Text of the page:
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United States v. Rivera

United States District Court, S.D. California

August 7, 2014

URIEL ULYSES RIVERA, Defendant. Crim. Case No. 10-cr-3310-BTM.



Uriel Ulyses Rivera ("Defendant"), a federal inmate proceeding pro se, has filed a motion to vacate, set aside, or correct his sentence pursuant to 28 U.S.C. § 2255. For the reasons set forth below, Defendant's § 2255 motion is DENIED. However, the Court GRANTS a certificate of appealability.


On August 18, 2010, an indictment was filed, charging Defendant with conspiracy to import and importation of approximately 4.90 kilograms of heroin into the United States. (ECF No. 23, Indictment, August 18, 2010.) On January 13, 2011, Defendant pled guilty without a plea agreement to Count 1, conspiracy to import heroin, and the guilty plea was accepted by the Court on January 28, 2011. (ECF Nos. 49 & 52.) On July 20, 2011, the Court sentenced Defendant to a 120-month term of imprisonment, followed by a five-year term of supervised release. (ECF Nos. 74, 86.) On September 21, 2012, the United States Court of Appeals for the Ninth Circuit affirmed Defendant's conviction and sentence. (ECF No. 105) On August 5, 2013, Defendant filed a motion to vacate, set aside, or correct his sentence pursuant to 28 U.S.C. § 2255. (ECF No. 106.)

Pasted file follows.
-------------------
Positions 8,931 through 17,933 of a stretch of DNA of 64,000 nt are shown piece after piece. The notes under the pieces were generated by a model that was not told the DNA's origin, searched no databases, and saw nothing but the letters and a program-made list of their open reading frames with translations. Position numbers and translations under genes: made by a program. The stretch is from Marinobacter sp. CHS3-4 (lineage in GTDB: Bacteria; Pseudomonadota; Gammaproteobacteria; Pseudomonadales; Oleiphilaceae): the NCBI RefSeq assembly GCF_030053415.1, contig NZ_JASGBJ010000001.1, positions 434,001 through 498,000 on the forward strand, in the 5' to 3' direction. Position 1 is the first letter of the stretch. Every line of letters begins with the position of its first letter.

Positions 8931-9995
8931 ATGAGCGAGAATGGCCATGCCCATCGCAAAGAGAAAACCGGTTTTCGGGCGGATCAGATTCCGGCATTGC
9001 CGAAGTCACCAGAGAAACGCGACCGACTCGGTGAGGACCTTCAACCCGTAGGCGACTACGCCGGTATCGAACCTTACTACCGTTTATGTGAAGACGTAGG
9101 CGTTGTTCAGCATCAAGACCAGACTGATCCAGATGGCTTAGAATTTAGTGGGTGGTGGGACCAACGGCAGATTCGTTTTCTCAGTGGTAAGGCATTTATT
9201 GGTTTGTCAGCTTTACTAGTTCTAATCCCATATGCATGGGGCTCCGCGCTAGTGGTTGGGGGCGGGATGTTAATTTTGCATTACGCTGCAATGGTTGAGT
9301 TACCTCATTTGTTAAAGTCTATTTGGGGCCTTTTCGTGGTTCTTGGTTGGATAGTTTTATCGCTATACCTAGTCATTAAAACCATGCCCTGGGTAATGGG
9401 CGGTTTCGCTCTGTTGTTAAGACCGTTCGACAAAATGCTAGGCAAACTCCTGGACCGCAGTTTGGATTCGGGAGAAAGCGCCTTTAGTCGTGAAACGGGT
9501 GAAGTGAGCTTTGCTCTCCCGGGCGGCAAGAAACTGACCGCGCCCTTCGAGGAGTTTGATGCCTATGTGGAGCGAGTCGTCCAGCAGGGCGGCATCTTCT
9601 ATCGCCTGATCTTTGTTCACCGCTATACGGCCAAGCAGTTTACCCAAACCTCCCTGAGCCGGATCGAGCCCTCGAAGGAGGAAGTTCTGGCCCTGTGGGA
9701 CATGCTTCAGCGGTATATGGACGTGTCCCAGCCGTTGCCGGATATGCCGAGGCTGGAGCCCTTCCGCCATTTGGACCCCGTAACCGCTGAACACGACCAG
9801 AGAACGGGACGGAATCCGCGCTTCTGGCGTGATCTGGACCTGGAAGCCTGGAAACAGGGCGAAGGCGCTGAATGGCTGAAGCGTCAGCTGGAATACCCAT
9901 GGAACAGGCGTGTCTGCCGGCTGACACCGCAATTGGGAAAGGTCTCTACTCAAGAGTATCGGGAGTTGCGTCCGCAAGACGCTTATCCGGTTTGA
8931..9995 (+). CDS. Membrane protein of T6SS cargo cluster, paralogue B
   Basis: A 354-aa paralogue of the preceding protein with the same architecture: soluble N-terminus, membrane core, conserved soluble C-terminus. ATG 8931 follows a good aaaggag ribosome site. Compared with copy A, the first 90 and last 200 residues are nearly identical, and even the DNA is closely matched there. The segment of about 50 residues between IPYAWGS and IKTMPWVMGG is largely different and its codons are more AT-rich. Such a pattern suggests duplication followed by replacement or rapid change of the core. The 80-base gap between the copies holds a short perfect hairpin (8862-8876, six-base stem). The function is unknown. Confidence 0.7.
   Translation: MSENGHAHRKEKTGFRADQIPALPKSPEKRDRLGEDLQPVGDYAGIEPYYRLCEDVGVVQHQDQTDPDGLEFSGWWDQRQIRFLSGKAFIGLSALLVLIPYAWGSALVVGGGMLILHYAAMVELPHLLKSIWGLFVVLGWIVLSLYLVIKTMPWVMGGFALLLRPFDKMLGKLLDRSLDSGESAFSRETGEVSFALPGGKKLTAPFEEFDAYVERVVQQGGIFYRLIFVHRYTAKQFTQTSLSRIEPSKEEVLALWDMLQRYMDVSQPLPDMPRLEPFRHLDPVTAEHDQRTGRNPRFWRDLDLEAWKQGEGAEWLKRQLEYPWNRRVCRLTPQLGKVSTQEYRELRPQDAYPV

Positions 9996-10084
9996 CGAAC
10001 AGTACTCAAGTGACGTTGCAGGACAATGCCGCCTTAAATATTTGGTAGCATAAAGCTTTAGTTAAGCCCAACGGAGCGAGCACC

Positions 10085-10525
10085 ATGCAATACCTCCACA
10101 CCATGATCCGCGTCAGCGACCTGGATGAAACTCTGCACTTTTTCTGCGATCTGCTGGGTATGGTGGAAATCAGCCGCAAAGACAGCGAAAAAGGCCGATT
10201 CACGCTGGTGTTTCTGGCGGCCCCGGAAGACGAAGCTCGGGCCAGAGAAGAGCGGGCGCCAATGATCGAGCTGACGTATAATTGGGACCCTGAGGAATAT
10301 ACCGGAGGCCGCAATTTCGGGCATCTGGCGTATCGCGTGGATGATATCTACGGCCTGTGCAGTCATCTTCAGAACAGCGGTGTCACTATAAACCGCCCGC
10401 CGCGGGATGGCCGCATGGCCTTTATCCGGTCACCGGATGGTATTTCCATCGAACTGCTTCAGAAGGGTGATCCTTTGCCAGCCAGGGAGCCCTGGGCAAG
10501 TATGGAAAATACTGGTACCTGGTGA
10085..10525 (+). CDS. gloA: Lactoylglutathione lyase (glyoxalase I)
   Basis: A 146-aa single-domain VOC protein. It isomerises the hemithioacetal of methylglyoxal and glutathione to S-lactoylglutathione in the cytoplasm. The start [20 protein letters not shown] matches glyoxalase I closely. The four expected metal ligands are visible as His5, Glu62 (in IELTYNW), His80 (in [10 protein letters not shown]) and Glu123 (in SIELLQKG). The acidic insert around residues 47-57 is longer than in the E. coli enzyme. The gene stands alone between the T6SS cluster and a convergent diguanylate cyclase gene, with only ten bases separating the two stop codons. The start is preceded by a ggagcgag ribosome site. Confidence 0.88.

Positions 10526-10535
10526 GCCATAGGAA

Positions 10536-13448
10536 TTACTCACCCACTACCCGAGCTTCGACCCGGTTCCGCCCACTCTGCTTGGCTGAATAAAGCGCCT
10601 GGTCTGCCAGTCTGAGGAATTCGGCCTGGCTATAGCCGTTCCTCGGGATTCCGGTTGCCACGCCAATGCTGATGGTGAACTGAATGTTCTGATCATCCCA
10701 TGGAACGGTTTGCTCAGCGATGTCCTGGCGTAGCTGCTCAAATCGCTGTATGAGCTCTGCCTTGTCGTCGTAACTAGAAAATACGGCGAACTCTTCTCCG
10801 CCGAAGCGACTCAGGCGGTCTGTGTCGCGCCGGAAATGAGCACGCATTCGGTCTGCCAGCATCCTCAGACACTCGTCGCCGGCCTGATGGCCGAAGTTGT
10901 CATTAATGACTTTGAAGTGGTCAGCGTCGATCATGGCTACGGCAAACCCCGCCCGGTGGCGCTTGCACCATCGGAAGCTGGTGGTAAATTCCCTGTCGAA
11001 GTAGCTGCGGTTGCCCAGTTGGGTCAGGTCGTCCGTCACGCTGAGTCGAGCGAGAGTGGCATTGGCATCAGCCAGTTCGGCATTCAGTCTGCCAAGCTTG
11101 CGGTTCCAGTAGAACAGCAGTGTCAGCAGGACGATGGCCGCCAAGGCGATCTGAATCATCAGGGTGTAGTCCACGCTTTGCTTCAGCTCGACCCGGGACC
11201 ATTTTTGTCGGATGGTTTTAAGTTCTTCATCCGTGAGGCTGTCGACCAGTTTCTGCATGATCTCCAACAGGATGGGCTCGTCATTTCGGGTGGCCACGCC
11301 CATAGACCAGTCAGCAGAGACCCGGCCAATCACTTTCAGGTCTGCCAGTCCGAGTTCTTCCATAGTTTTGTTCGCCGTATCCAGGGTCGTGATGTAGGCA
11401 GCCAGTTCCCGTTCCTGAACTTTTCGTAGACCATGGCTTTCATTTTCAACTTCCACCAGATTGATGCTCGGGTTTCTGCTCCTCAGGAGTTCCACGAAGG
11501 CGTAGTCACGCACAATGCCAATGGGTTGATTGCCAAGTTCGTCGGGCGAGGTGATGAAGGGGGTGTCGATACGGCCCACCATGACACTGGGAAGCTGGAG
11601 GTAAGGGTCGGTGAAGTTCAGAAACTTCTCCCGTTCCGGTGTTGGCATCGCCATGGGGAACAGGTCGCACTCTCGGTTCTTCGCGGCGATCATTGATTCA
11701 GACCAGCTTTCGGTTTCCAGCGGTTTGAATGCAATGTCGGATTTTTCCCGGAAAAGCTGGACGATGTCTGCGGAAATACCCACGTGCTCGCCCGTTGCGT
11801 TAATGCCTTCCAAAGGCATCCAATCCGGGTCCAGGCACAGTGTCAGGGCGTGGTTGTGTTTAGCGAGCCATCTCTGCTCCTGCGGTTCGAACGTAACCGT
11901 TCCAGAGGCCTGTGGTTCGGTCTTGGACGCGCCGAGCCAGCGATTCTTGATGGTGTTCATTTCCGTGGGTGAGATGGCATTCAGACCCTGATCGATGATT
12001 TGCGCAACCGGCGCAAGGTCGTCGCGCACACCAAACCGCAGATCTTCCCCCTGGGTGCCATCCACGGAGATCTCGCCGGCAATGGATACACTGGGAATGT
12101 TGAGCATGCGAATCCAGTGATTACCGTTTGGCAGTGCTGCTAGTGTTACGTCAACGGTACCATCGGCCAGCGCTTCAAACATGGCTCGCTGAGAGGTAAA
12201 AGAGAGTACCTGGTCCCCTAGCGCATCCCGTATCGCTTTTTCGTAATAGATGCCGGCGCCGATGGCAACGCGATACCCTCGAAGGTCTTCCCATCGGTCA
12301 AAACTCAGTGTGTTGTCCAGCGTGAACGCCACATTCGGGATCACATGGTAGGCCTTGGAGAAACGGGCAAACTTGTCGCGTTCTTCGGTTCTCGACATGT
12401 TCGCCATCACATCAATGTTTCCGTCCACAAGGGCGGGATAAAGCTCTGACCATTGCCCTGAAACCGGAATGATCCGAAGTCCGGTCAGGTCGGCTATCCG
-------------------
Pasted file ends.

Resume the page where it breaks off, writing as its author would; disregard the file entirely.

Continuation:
Pursuant to § 2255, a prisoner may move to vacate, set aside, or correct his sentence on the ground that "the sentence was imposed in violation of the Constitution or laws of the United States, or that the court was without jurisdiction to impose such sentence, or that the sentence was in excess of the maximum authorized by law, or is otherwise subject to collateral attack." Defendant argues that he was denied effective assistance of counsel, alleging that "[c]ounsel advised Petitioner to plea guilty, as counsel was under the impression Petitioner would be sentenced for conspiracy to import marijuana, and not for conspiring to import heroin, due to the fact Petitioner was under the impression he was transporting marijuana, and not heroin." (ECF No. 106, Plaintiff's Motion at 5A.)

A defendant seeking to challenge the validity of his conviction based on ineffective assistance of counsel must demonstrate that his counsel's performance was deficient and that this deficient performance prejudiced him. Strickland v. Washington , 466 U.S. 668, 687 (1984); Hill v. Lockhart , 474 U.S. 52, 57 (1985) (holding the "Strickland... two-part standard... [is] applicable to ineffective-assistance claims arising out of the plea process."). To establish the existence of prejudice in the context of a plea, "the defendant must show that there is a reasonable probability that, but for counsel's errors, he would not have pleaded guilty and would have insisted on going to trial." Hill , 474 U.S. at 59.

Defendant advances a declaration by his trial counsel. The declaration states in relevant part:

I advised Mr. Rivera to plead guilty to the conspiracy charge because I believed that the factual basis that he would admit to - conspiring to import marijuana - would be sufficient to convict him of conspiracy to import heroin because I believed that the penalty provisions of 21 U.S.C. § 841 were invoked by the involvement of particular controlled substances. I advised Mr. Rivera that it did not matter for purposes of his conspiratorial liability and the penalty provision of a 10 year minimum mandatory that he believed the controlled substance to be imported was marijuana and not heroin.